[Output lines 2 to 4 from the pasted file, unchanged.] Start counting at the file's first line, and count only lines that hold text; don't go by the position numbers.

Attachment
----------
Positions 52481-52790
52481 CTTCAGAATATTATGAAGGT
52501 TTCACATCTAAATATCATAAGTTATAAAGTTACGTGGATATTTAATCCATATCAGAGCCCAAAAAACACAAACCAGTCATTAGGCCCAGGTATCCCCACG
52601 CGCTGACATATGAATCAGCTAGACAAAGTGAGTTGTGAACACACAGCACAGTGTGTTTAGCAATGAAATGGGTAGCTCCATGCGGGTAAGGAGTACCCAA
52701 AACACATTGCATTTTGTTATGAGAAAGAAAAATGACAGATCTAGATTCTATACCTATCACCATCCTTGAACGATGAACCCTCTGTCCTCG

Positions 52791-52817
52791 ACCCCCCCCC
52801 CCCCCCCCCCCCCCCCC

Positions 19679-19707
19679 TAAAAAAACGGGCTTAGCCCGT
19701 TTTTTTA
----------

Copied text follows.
52481 CTTCAGAATATTATGAAGGT
52501 TTCACATCTAAATATCATAAGTTATAAAGTTACGTGGATATTTAATCCATATCAGAGCCCAAAAAACACAAACCAGTCATTAGGCCCAGGTATCCCCACG
52601 CGCTGACATATGAATCAGCTAGACAAAGTGAGTTGTGAACACACAGCACAGTGTGTTTAGCAATGAAATGGGTAGCTCCATGCGGGTAAGGAGTACCCAA